No Official Date as of Yet
Buried Secrets (Daphne and Velma #3) by Morgan Baden
Release date: TBD
There’s big news in the town of Crystal Cove: A TV show based on the town’s mysterious past is filming in the Haunted Village. Many of the hottest teen TV stars are on set.
Daphne is excited; she’s been hired as a writer’s assistant on the show. Meanwhile, Velma is less than thrilled about all the Hollywood types milling around her parents’ property.
But before the shoot begins, Daphne’s mom – a producer on the show – starts receiving threatening letters. Next, the sabotage begins. And then, when the showrunner reveals that he’s discovered a long-buried secret about the town’s past, sabotage turns to theft, then to arson, and eventually to murder.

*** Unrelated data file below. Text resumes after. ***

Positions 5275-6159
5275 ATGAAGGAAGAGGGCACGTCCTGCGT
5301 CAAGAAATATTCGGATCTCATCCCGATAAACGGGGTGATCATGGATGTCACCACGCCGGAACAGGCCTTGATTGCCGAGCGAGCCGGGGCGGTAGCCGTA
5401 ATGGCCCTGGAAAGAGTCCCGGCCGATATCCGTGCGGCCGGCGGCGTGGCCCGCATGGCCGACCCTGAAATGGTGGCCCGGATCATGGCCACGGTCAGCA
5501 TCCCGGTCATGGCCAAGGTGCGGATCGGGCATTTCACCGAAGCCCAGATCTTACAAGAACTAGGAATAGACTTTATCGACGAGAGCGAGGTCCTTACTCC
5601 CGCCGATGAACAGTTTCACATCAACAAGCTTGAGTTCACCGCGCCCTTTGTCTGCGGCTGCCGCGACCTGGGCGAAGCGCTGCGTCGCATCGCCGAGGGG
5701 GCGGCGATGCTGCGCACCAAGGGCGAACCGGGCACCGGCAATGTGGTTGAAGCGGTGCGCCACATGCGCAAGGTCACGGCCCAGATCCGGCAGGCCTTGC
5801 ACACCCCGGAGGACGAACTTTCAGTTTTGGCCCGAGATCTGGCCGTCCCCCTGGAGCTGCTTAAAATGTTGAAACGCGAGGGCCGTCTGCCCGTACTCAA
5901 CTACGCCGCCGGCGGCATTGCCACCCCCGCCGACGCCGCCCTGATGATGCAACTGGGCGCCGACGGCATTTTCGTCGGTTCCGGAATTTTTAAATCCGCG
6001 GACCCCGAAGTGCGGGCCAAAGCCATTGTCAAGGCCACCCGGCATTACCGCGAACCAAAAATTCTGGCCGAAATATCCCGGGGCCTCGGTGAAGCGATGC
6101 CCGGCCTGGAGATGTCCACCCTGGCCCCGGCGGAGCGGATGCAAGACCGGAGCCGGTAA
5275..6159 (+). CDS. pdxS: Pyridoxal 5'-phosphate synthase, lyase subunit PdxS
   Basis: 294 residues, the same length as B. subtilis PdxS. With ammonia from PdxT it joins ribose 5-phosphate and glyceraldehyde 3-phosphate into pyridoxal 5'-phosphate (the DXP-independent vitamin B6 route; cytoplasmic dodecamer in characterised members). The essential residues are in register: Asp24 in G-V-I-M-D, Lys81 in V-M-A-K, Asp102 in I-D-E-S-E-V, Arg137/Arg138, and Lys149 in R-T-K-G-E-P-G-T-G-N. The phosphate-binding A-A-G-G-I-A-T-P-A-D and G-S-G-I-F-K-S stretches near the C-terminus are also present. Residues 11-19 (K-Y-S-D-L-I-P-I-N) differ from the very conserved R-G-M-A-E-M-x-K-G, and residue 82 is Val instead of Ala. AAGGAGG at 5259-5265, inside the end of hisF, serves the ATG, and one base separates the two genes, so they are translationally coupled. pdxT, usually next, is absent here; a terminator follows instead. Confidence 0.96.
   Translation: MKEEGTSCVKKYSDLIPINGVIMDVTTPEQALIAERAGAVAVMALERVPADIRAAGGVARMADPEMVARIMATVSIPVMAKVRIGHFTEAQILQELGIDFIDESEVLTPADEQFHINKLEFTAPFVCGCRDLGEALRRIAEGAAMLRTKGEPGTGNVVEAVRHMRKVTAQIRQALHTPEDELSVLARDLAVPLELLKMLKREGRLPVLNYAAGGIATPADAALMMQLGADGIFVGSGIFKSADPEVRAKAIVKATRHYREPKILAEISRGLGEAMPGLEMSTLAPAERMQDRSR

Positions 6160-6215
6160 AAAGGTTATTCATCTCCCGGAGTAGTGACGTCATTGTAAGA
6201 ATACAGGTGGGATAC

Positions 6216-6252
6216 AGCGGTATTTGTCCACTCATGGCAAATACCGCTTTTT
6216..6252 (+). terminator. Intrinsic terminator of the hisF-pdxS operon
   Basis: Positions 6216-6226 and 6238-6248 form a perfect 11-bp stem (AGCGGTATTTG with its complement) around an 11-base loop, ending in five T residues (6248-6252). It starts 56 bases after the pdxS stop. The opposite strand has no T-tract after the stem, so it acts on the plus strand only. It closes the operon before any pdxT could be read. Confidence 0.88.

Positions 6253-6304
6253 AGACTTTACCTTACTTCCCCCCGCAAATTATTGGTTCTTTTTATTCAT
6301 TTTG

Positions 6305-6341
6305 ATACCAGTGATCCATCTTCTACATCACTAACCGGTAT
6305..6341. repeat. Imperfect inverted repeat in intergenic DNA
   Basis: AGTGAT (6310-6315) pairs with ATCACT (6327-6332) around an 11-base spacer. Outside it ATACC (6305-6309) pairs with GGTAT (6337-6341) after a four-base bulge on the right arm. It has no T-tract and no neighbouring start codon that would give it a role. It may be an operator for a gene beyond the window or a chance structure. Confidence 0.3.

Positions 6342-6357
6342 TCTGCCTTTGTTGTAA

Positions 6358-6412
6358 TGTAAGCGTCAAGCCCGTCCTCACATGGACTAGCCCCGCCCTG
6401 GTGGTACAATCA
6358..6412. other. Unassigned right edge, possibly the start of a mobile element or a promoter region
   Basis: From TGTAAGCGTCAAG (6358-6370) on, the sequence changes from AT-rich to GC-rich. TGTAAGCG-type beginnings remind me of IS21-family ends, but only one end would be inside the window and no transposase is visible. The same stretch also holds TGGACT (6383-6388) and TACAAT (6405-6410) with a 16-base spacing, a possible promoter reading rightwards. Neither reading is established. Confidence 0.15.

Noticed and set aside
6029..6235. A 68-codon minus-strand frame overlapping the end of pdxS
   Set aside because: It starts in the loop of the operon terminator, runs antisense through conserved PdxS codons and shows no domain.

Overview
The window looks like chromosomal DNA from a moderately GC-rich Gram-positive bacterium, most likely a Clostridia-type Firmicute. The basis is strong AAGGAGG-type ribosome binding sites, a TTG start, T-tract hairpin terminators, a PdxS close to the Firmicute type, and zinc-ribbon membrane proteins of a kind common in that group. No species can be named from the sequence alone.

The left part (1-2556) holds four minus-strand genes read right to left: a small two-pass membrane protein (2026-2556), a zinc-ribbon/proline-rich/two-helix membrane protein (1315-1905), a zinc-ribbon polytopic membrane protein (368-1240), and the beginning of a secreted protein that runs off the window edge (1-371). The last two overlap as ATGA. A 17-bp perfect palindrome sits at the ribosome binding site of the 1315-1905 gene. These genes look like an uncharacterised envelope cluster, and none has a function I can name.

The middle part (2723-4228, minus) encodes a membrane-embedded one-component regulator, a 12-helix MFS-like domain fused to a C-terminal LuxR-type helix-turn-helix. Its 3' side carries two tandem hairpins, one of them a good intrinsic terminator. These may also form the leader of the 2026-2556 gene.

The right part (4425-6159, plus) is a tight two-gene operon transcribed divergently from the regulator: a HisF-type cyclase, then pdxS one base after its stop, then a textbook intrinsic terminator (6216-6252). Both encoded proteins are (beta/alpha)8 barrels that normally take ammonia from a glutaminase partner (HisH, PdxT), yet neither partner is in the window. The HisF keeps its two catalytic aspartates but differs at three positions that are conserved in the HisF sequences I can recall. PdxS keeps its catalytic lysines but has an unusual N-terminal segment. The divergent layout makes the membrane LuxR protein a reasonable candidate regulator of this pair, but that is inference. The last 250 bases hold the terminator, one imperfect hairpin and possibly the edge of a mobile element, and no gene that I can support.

Daphne and Velma know that digging up the past can be dangerous . . . especially when some families in town have profited from the past for so long. Can they uncover who’s behind all this murder and mayhem . . . and discover what secret from the past they’re protecting? (Goodreads)
This one got pushed back in publishing because of the you-know-what virus and I’m still raging about it. I love all things Scooby-Doo and this series on my two favorite girls is no exception. In fact, I probably love it more because it focuses on Daphne and Velma’s girl power. So I’m really, really hoping that this will get an official date soon, or just appear on the shelves one day while I’m at the bookstore (which is how I found the first Daphne and Velma book).
So, I think that’s all for my list, which was a lot more than I thought! I had to go through my NetGalley shelf and my Goodreads TBR list to make sure I hit all the books coming out in 2022 that I’m aware of. Though that last one is questionable, but given that it was supposed to be out in June 2021, I’m hoping it’ll be out in the early months of this new year.
Of course, this list doesn’t include any that are coming out past July, so I might have to do a second list of 2022 books halfway through the year. Why are there so many books, but so little time to read them all?